Tag Archives: genre

Profession or Hobby?

You’re writing a book. Are you approaching this as a profession or is it a hobby?

Given how difficult it is to be successful, it might be healthier to approach writing and self-publishing as a hobby, something you do for fun.  However, are you approaching it seriously enough you don’t harm others?

Self-publishing is gaining respect because of writers who are approaching writing and publishing professionally. They make sure their books are edited. They pay attention to genre and industry standards for formatting. The hobbyist who publishes a rough draft rife with errors and formatted poorly hurts every serious self-publisher, not only by putting a dent in the self-publishing image, but by making it that much harder for a reader to find the good books.

You can approach writing and self-publishing as a hobby and still produce a well-written, professionally-produced book. It doesn’t have to cost a lot of money.

A good critique group can help you polish the writing. Your library, book clubs, and English teachers at a local college may be able to suggest good editors and proof-readers. When it comes to formatting, you can buy templates or do it yourself using your word processor—if you know how to use styles, show all formatting marks, paragraphing, and other tools. If you don’t, head back to the library and local college and ask for a word processing guru. In any case, make sure you have copies of traditionally published books in the same genre to use as examples of how it should look. Pay attention to details.

This takes more time and effort than throwing up a rough draft, but friends who buy it may actually read it, and you won’t be hurting other writers.

2012SheriWaimuPicchuForProfessionalwww.sherimcguinn.com
www.amazon.com/author/sherimcguinn

Advertisements
Tagged , , , , , ,

Read Your Genre

I recently had an artist/writer ask me to review her book.

She’d made water colors based on photographs she took on a journey to Thailand when she was young, then rendered them in colored pencil to mock up a picture book aimed at young children, including short lines of text for each picture. She’d taken it to a critique group and they’d advised her to write more for each picture, giving much more of her story as a teen. She came up with the alternate text, but didn’t think it met her original purpose. She was right.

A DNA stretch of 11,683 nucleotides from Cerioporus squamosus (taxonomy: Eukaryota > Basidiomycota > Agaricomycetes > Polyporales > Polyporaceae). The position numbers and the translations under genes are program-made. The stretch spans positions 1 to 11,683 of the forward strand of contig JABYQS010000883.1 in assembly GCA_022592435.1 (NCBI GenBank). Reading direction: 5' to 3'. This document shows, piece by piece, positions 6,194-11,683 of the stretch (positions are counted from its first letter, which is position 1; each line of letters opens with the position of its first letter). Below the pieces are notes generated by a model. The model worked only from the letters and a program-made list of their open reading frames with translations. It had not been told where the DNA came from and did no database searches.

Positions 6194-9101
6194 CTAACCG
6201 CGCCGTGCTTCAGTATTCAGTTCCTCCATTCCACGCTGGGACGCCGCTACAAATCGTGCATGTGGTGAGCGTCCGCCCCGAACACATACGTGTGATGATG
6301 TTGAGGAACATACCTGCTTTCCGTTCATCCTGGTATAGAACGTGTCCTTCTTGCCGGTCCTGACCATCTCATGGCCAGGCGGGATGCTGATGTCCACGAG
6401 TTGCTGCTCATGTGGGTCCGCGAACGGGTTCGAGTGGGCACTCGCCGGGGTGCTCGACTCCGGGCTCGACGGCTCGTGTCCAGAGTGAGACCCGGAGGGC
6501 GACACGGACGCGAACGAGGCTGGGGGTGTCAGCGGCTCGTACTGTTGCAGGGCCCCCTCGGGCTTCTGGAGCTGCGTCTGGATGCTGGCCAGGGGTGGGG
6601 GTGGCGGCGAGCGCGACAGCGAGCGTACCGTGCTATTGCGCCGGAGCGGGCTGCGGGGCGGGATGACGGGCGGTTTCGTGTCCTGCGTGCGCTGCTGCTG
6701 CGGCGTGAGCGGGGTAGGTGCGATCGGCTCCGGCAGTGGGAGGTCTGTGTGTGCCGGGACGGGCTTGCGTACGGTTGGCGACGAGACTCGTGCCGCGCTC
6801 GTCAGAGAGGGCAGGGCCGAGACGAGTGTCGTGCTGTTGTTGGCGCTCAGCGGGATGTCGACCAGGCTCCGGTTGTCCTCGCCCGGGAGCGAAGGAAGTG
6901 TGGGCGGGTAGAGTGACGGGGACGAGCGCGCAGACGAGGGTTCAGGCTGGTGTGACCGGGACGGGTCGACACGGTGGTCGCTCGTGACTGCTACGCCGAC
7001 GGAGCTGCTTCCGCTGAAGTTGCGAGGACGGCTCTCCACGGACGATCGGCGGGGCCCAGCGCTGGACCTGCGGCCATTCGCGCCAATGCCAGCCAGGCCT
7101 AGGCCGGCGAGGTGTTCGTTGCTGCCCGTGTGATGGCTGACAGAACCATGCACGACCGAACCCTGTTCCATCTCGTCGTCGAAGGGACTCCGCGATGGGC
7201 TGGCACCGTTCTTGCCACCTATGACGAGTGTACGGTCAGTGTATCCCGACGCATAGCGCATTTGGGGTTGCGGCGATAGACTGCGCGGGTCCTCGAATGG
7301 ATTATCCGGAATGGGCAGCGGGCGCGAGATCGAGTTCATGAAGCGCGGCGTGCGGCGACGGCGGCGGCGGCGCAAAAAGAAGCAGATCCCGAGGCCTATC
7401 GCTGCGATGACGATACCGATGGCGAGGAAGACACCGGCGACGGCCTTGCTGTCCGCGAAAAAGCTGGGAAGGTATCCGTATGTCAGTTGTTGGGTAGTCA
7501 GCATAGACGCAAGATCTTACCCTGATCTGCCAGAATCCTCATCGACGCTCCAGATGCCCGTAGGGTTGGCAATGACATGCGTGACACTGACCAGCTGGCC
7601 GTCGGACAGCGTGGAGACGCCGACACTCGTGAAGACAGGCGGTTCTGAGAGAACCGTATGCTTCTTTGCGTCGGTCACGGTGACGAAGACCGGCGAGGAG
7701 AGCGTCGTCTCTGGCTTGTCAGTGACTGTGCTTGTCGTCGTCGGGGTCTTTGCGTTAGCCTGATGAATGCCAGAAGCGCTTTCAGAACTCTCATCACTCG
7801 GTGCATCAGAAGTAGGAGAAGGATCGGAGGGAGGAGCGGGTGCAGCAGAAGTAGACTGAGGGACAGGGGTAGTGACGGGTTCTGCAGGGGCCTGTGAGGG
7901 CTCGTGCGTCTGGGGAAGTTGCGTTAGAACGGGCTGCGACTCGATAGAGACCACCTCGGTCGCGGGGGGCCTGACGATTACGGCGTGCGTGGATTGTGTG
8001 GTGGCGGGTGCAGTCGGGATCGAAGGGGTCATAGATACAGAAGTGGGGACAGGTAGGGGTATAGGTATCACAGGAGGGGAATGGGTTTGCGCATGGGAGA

Her pictures were appropriate for young children, and most picture books have very few words accompanying each picture. Her original mock-up was perfect for that audience. The alternate text was more appropriate for older kids—maybe even teens—and her original photos might work better for them, rather than the paintings she’d made with little children in mind.

The members of her critique group were good writers, but they were accustomed to writing for older audiences. Fortunately, she had looked at enough picture books to question their judgment. She only came to me for affirmation.

Mysteries, thrillers, romance novels, young adult, middle school, picture books—each genre has its own audience, and the audience develops expectations whether they realize it or not. You can try to learn these forms by reading about them, but your best bet is to read the genre—lots of what fans are reading now.

2012SheriWaimuPicchuForProfessionalMake sure you’re reading what your audience is reading.

www.sherimcguinn.com

Amazon Author Page

 

Tagged , , ,